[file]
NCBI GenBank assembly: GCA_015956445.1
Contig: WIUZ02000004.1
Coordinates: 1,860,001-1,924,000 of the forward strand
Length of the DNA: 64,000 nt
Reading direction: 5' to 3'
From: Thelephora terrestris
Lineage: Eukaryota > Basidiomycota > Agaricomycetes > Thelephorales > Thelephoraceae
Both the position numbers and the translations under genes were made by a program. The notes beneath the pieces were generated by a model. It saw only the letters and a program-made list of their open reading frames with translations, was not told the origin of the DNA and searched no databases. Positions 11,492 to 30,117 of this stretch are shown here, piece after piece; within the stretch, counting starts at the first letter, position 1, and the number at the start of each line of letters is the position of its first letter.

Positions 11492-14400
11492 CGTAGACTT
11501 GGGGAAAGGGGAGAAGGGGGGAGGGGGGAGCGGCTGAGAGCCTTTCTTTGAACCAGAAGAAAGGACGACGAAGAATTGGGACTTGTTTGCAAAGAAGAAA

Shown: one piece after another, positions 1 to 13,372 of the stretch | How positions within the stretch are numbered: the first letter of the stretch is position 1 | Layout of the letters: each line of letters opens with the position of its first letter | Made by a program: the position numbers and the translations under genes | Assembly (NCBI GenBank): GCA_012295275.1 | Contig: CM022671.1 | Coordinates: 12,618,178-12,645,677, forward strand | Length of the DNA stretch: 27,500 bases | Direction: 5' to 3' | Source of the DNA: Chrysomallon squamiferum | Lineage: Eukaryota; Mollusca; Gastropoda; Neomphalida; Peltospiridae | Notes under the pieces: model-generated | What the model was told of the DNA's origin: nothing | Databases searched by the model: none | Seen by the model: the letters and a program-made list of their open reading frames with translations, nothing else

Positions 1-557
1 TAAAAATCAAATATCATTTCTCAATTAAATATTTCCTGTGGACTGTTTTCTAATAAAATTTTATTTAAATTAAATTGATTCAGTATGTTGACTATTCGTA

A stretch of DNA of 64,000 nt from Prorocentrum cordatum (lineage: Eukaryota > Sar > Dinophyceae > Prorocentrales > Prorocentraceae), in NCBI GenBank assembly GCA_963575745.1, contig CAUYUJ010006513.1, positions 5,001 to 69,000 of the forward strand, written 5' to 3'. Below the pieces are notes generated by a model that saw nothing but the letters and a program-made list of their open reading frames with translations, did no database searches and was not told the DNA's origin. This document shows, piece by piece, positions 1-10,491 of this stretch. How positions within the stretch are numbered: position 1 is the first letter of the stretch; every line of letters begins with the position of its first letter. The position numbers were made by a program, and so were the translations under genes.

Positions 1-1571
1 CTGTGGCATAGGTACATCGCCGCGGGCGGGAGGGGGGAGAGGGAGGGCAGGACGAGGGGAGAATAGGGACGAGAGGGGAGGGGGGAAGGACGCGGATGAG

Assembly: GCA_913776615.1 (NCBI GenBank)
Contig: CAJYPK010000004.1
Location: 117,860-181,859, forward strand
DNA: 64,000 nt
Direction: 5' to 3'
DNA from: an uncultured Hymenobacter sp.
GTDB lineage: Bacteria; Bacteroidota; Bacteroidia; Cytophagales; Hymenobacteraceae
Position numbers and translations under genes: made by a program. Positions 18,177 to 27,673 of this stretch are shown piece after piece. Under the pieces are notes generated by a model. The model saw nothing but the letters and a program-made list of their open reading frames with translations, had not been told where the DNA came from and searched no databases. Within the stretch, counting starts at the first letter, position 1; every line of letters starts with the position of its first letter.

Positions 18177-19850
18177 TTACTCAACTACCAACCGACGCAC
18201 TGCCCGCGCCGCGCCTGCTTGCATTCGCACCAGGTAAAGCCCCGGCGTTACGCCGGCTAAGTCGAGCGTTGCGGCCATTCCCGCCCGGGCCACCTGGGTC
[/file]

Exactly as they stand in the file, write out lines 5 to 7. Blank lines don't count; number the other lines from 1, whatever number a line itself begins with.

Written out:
Reading direction: 5' to 3'
From: Thelephora terrestris
Lineage: Eukaryota > Basidiomycota > Agaricomycetes > Thelephorales > Thelephoraceae